Addictive substances such as alcohol and many drugs can wreak havoc on an individual. For many people, it begins as a way to self-medicate or results from medication prescribed after an injury. Few people set out to become addicted to any substance, but once it happens, it often takes over their lives.
In 2017, 2,282 people here in Maryland lost their lives due to drugs or alcohol. Those who live through calamities involving their addictions often end up facing criminal charges of some kind. If you are one of those people, you may face DUI charges, possession charges and more, depending on the circumstances.
What you need is help, not a stay in the county jail
Even though you could face some sort of incarceration as a result of a conviction for a crime related to drugs or alcohol, it is obvious the state of Maryland wants to reduce the impact that addictive substances have on the lives of its residents. Syringe exchange and Overdose Response programs aim to help individuals addicted to certain drugs stay alive.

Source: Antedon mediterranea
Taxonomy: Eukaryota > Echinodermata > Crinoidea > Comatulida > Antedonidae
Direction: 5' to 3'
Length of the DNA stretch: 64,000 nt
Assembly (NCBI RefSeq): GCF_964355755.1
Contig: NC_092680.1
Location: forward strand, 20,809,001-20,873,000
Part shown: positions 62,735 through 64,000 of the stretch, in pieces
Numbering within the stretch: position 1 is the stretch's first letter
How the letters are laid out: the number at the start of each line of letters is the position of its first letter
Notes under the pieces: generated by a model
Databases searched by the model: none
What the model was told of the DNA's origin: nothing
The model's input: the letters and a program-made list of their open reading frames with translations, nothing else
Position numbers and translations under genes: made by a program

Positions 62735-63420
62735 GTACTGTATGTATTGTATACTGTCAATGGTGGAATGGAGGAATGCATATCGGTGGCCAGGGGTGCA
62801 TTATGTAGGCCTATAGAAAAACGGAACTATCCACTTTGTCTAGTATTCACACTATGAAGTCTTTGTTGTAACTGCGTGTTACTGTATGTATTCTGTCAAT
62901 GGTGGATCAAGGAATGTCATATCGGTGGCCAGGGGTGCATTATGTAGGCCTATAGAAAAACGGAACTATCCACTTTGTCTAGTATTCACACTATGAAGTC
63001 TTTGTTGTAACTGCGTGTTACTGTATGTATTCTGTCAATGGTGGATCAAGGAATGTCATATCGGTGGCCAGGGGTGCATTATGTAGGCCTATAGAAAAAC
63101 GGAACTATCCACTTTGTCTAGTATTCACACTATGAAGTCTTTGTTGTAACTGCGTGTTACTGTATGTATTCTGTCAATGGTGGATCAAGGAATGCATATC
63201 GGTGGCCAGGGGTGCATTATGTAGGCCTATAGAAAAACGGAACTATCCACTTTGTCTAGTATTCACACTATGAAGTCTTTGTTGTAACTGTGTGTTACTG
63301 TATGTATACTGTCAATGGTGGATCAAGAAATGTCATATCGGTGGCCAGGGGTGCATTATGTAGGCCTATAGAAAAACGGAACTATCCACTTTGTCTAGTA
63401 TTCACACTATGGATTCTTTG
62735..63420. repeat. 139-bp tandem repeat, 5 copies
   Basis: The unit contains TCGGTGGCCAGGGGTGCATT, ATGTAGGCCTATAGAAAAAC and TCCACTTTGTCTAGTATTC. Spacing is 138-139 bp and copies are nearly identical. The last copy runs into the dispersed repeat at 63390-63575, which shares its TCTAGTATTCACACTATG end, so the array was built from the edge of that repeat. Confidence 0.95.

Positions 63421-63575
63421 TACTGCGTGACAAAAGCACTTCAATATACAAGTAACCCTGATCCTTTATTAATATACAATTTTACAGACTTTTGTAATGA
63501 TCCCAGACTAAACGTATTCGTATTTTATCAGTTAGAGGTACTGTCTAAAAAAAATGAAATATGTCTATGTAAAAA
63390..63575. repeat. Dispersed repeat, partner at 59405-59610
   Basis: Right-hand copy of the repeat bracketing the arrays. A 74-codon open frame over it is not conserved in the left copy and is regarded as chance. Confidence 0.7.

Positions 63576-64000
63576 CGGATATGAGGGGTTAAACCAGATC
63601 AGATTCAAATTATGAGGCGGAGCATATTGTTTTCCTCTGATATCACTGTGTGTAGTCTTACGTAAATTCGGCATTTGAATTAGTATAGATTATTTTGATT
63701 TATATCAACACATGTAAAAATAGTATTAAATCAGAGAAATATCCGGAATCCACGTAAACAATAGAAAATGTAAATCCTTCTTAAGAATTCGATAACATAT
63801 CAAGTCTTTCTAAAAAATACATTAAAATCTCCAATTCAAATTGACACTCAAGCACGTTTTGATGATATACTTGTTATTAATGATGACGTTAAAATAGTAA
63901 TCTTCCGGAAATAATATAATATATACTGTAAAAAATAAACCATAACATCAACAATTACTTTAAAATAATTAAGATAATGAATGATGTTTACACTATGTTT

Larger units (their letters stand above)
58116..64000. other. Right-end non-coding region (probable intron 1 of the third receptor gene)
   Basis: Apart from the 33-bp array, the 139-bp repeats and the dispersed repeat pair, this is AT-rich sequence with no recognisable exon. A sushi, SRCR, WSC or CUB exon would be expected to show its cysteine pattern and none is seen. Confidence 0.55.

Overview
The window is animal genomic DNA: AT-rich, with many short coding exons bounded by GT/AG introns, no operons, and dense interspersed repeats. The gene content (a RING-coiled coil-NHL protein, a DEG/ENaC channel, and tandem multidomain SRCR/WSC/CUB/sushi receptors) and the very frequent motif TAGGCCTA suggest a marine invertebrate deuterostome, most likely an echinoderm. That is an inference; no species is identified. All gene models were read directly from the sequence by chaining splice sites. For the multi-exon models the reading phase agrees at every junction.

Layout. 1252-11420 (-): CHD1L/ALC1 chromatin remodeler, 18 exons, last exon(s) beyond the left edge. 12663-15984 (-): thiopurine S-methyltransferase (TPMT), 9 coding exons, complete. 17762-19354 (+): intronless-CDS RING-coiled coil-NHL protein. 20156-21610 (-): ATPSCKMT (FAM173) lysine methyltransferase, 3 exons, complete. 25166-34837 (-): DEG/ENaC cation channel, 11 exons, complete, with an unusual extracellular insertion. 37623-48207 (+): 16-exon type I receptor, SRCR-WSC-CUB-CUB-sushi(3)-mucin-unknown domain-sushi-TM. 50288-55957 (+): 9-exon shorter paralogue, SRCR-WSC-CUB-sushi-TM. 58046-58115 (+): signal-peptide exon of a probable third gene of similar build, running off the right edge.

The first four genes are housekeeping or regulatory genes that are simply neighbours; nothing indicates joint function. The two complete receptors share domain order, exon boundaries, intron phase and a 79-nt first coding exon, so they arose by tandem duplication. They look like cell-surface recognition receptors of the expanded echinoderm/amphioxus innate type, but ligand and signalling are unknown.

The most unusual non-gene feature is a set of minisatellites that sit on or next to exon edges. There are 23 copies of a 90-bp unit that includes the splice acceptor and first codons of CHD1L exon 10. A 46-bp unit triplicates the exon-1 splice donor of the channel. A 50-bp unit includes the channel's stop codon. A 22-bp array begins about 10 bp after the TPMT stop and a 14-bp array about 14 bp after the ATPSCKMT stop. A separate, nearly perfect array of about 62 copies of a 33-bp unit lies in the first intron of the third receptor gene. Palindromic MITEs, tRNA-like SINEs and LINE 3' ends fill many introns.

Maryland used to be number two on the list of states with the most people who test positive for the HIV virus, largely due to the drug-using community. In addition, opioid overdoses grew to an alarming point as well. These programs help combat contracting diseases such as HIV from dirty needles and help prevent overdose deaths.
The state also has numerous treatment programs to free people like you from addictions. It stands to reason that the state would more than likely prefer you recover from your addiction and be a productive member of society rather than take up space in the jail and prison system when that isn’t what you need the most. You aren’t violent — you just got in over your head and now you need help.
Could entering into rehab help keep you from a conviction?
Depending on your circumstances, you may find that entering into a drug and alcohol rehabilitation program could prevent you from having a conviction on your record. It may be possible to have your record expunged, contingent upon your successful completion of a program. The court will likely decide what “success” means and what type of program you must complete. Even so, it may provide you with the best outcome possible to your current situation.